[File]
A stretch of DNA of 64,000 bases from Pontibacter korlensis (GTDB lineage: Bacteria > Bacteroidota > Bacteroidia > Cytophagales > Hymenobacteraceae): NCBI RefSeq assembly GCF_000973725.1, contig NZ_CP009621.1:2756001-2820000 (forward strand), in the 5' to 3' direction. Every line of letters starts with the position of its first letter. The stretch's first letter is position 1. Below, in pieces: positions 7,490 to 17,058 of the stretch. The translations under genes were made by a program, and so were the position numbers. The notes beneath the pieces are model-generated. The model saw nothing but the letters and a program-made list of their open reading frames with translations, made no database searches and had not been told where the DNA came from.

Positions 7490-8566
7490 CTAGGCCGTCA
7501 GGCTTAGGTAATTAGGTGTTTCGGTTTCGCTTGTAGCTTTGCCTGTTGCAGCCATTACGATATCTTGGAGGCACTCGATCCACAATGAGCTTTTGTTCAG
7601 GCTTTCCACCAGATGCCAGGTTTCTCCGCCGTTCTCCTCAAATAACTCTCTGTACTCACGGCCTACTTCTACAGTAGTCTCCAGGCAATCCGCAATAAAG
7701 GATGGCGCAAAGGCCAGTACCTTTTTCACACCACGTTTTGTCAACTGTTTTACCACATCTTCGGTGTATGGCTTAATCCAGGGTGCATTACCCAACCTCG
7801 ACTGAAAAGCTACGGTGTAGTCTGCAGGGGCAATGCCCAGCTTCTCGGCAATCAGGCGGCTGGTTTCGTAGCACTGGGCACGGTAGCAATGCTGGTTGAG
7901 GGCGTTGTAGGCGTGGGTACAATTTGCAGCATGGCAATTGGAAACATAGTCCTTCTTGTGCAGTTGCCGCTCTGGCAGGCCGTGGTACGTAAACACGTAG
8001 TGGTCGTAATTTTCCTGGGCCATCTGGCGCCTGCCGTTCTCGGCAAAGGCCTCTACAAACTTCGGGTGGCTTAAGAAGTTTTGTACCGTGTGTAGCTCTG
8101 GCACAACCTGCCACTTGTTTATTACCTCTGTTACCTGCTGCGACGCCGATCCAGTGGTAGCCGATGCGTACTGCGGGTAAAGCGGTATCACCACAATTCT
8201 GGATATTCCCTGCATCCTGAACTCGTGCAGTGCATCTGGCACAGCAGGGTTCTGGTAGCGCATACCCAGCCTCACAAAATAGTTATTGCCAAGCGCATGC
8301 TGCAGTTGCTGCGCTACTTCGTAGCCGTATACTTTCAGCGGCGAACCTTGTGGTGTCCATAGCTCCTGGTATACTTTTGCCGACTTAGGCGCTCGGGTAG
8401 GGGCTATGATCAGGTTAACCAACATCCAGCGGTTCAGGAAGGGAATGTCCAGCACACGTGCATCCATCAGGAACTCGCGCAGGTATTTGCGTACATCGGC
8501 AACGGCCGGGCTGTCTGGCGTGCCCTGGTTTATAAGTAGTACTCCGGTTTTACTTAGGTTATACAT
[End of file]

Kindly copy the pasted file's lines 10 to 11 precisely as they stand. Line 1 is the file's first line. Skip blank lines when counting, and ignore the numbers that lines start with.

8101 GCACAACCTGCCACTTGTTTATTACCTCTGTTACCTGCTGCGACGCCGATCCAGTGGTAGCCGATGCGTACTGCGGGTAAAGCGGTATCACCACAATTCT
8201 GGATATTCCCTGCATCCTGAACTCGTGCAGTGCATCTGGCACAGCAGGGTTCTGGTAGCGCATACCCAGCCTCACAAAATAGTTATTGCCAAGCGCATGC